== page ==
Health & Environment

Texas A&M Team Identifies African Dust Above Houston

Researchers found that African dust has affected local air quality in South Texas in summer and early autumn.
By Alyson Chapman, Texas A&M University College of Engineering February 27, 2020

sandstorm moving across a desert
Texas A&M researchers investigated African dust and its impacts on air quality at urban/industrial locations.

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Every summer, large-scale Saharan dust plumes from Africa travel more than 6,000 miles on trade winds across the Atlantic Ocean, impacting places in the eastern Caribbean and sometimes passing over the southern United States.

The journey to Houston takes about 10 days. And once it settles over the city, breathing the contaminated air could lead to a multitude of health issues ranging from irritated eyes to cancer, depending on what’s in the dust-laden air — even after it has traveled thousands of miles across the ocean after mixing with Houston area-aerosols.

“To assess potential health impacts of the dust, there is a clear need for a fuller understanding of its chemical and physical properties,” said Shankar Chellam, the J. Walter “Deak” Porter ’22 and James W. “Bud” Porter ’51 professor in the Zachry Department of Civil and Environmental Engineering at Texas A&M University.

He and a team of researchers set out to confirm that the dust affects Houstonians’ air quality. When pollution is detected in urban areas, it’s easy to blame industrial companies, but Chellam said there are other unexpected, natural factors such as dust and smoke from fires that can also affect air quality.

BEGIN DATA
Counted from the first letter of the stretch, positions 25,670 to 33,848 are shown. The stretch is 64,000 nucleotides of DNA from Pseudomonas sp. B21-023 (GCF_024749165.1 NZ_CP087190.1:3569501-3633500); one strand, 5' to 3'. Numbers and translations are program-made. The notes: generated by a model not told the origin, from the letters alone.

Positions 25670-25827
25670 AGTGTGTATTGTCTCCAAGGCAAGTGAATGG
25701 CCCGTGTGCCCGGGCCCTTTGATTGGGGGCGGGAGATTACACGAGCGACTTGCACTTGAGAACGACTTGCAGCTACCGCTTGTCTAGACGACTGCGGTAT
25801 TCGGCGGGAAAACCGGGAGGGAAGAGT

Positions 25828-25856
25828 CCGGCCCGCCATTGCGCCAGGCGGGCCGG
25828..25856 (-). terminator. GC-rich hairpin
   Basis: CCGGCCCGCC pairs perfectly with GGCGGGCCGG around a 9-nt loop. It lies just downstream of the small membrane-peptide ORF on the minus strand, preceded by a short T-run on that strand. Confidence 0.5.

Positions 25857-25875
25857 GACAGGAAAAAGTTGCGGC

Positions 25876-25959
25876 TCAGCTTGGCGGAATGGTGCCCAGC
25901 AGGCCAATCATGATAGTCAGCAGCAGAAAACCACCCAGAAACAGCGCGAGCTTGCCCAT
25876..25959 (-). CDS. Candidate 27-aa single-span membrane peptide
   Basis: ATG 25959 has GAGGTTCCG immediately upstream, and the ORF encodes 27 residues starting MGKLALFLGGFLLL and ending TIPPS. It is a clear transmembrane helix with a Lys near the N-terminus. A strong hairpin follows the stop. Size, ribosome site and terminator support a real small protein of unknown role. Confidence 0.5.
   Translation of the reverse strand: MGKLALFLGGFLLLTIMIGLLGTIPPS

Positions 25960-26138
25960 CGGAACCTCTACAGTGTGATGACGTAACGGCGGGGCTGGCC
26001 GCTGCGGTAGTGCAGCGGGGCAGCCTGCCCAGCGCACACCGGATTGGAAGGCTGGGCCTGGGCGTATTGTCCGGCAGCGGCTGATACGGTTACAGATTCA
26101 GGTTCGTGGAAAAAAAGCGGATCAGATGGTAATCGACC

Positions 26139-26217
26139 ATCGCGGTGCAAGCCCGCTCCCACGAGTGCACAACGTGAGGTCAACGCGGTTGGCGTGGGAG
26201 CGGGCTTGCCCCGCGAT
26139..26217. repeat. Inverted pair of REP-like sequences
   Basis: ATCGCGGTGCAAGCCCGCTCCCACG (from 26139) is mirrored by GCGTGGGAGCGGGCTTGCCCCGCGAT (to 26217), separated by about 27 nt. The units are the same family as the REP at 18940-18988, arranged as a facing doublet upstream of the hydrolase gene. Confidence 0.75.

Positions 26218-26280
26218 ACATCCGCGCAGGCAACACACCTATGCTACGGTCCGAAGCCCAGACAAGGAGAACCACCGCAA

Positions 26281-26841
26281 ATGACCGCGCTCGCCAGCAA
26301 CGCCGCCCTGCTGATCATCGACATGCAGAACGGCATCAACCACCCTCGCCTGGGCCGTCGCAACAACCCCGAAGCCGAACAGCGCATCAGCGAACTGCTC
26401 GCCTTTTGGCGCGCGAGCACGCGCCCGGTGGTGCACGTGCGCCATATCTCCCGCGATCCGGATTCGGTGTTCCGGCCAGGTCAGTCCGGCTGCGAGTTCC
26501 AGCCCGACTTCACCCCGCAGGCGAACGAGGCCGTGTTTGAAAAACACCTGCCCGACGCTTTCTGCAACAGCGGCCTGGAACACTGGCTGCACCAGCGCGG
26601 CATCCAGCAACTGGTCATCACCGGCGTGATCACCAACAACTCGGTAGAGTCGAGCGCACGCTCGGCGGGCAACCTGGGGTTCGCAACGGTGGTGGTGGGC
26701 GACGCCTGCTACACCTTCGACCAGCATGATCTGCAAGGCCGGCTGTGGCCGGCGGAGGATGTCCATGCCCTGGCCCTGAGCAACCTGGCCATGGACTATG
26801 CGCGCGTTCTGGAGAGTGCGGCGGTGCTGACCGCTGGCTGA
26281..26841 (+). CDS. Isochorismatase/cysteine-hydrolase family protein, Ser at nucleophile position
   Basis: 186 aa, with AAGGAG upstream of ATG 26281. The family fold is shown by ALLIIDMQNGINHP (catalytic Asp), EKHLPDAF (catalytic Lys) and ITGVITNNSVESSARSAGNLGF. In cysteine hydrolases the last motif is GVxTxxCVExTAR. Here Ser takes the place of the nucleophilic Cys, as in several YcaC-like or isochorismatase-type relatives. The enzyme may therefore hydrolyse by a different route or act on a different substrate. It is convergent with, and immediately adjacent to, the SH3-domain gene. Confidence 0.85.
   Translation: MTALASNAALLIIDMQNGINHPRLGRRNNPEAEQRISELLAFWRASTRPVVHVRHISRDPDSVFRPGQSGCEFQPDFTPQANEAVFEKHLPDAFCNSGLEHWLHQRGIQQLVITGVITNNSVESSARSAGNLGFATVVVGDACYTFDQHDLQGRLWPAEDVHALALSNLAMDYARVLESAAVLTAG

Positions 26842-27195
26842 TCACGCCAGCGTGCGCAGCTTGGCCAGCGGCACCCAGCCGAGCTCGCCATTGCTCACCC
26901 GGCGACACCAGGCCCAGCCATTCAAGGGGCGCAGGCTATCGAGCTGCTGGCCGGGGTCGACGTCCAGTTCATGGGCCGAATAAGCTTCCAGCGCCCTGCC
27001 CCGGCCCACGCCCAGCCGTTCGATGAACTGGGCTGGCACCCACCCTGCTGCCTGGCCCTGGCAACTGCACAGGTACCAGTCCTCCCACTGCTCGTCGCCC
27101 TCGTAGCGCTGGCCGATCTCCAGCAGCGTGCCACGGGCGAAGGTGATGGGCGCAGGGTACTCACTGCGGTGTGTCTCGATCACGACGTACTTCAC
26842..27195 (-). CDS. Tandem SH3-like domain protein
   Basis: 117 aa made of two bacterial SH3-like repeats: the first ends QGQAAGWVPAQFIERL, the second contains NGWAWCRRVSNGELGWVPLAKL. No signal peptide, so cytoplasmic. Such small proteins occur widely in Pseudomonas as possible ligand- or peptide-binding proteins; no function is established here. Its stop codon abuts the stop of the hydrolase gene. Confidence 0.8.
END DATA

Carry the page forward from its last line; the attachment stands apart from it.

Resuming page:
“One of the big problems in air pollution is air has no boundaries,” he said. “How do you know where the sources of pollution are coming from? How do you know whom to police? Unless you know where the source is, how do you reduce air pollution?”

These are questions Chellam has been asking for two decades. He has spent the last 20 years investigating the amount of human-made, locally sourced pollutants used in petroleum refining in the industrial areas of Houston. This research led to his most recent studies of the Saharan dust plumes.

Chellam and his research team published their latest findings in the November issue of the Journal of Geophysical Research — Atmospheres.

Chellam began his research by setting up a test site in an industrial area in Houston to collect air quality samples. During testing, he and his team discovered the natural phenomenon that affected air quality and dusted Houston, literally.

This article by Alyson Chapman originally appeared on the College of Engineering website.

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